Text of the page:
feelings of guilt. That was, perhaps, why Cecil D’Arcy of the Frontier Light Horse - who survived Hlobane and earned the VC for the skirmish on 3 July before oNdini - acted as he did. D’Arcy had continued to serve with colonial forces after the Zulu campaign, and had seen action in the BaSotho ‘Gun War’, but by early 1881, although still a young man, his health was suffering from the rigours of his active life. He was a life-long asthma sufferer and had contracted both malaria and bilharzia. In August 1881 he went to stay with friends on the Eastern Cape, hoping the bracing winter air would help him. His friends found him tense and depressed, however, and on the morning of 7 August his room was found to be empty and his bed not slept in. Despite a search over the following days, no trace of him was found until 28 December when the skeleton of a man was found in the hills nearby. The remains were identified as those of Cecil D’Arcy; he had apparently wandered off alone, quite deliberately, and died of exposure.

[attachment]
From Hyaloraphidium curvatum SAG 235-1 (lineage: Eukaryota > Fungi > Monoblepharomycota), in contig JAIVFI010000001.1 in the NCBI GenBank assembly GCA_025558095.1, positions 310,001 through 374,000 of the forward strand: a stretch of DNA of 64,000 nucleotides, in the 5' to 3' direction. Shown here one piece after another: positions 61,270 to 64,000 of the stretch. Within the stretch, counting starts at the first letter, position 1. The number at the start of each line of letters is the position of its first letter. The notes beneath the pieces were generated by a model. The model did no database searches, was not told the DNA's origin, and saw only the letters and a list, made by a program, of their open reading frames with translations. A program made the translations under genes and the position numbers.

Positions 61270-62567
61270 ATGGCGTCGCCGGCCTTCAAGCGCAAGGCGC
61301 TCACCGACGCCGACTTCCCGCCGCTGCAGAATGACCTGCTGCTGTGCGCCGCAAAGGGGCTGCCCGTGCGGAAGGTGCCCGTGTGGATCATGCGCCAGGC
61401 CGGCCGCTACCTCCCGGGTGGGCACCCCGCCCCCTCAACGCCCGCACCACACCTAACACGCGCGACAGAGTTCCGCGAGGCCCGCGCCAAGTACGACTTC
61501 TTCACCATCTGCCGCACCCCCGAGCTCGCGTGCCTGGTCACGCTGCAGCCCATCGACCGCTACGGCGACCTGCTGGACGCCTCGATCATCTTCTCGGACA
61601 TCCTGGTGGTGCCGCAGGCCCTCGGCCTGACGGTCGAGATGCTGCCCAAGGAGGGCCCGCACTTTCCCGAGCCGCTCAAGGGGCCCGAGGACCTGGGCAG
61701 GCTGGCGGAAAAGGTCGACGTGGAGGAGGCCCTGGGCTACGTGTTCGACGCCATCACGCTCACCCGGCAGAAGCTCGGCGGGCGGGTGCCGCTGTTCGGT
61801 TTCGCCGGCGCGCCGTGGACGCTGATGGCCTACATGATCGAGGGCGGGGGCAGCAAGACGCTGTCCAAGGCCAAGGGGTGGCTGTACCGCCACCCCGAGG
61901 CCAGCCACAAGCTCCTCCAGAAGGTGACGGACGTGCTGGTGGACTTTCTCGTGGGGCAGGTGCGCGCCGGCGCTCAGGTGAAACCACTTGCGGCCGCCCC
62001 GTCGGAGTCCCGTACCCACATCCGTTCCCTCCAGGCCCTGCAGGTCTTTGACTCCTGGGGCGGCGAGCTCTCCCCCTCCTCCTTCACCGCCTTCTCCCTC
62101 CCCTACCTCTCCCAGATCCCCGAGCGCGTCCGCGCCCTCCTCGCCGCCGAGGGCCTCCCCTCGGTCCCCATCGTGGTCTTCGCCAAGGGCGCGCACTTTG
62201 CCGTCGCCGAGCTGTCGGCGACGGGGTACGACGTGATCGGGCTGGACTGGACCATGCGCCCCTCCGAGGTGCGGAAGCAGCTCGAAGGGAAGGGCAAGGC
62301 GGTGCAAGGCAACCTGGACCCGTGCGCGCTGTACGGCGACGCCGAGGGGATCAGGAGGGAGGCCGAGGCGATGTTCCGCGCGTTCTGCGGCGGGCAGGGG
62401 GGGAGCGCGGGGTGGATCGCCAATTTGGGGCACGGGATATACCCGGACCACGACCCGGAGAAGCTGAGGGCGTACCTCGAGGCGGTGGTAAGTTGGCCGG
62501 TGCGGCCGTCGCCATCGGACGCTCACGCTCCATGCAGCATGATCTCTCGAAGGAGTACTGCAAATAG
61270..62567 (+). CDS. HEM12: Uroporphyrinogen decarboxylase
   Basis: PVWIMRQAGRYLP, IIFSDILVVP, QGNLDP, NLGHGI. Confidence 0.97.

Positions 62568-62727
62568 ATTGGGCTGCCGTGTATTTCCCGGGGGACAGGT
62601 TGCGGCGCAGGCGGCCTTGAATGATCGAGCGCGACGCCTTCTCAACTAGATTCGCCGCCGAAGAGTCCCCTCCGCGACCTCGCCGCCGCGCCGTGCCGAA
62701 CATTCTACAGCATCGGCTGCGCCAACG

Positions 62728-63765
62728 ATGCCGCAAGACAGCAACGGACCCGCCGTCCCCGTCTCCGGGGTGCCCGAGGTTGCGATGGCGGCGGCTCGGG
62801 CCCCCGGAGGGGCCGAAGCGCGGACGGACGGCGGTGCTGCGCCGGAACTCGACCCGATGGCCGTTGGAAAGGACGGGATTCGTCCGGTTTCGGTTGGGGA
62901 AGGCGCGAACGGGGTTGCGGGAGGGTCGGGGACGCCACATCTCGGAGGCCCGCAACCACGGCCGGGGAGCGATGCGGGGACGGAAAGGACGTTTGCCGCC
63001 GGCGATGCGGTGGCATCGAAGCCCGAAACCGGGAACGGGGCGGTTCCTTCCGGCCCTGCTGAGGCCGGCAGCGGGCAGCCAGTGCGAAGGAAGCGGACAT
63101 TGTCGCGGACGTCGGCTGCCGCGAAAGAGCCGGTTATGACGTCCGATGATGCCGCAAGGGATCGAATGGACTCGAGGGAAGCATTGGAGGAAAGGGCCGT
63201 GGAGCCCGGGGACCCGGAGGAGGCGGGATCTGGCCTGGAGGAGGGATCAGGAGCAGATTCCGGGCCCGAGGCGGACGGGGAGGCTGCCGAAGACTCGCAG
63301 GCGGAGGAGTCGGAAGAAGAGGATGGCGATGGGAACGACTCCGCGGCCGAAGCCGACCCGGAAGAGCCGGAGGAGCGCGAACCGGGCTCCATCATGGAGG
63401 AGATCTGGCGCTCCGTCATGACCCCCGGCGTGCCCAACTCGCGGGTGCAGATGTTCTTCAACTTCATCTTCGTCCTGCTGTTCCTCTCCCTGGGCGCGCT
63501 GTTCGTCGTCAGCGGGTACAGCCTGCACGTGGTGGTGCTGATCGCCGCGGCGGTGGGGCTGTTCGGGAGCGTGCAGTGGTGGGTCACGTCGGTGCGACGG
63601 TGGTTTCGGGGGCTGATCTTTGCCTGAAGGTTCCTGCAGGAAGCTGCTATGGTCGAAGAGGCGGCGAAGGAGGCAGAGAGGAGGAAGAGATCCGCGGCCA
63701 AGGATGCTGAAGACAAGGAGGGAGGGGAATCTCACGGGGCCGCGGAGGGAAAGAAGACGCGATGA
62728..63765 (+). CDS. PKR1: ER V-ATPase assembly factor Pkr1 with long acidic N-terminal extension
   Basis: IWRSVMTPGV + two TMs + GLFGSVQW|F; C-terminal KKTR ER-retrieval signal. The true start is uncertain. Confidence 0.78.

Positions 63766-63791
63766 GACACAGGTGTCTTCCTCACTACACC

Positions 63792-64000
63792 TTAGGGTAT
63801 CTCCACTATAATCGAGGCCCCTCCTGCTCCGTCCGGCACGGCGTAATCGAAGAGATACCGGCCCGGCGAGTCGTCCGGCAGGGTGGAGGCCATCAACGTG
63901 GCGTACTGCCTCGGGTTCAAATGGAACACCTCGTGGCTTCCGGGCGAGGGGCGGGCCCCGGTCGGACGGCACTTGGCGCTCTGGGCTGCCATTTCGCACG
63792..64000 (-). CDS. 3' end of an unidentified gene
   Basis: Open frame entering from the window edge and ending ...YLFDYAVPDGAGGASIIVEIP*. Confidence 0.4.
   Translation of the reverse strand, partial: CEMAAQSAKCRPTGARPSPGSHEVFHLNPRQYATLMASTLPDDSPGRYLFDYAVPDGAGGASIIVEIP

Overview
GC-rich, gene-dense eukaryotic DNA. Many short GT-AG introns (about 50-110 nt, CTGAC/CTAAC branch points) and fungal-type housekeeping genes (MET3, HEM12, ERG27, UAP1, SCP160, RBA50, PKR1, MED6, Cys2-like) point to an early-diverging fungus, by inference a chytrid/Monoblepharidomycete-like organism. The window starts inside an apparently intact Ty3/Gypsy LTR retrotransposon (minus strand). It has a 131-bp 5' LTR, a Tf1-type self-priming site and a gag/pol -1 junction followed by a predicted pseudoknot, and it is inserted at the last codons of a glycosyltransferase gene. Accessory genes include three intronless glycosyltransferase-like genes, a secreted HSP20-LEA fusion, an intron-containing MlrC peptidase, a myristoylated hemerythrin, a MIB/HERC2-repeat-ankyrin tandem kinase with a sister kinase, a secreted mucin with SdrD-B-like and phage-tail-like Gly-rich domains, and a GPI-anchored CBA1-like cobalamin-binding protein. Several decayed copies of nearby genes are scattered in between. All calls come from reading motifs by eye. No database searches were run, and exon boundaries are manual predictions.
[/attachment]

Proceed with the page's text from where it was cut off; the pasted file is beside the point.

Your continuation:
There were strong psychological reasons, of course, why the British invaders were more likely to suffer self-inflicted deaths than the Zulus. The Zulus were fighting for the defence of their way of life in their own country - their sense of belonging and purpose could not have been greater. Nevertheless, as individuals they were subject to the same stresses in battle as the invaders, and there are suggestions that numbers of their men, too, killed themselves rather than face capture by the British. At least one man was seen clearly to stab himself with his own spear rather than fall to a British sortie in the closing stages of the battle of Khambula, and Mossop certainly noticed a degree of resignation - even defiance - in the face of inevitable death; When we overtook small bodies they made no attempt to resist; they were beaten, and that was the end. Many a man just turned, exposing his broad chest, saying ‘Dubula M’lungu’ (‘Shoot, white man’) - and the white man shot. The Zulu gave no quarter, and expected none.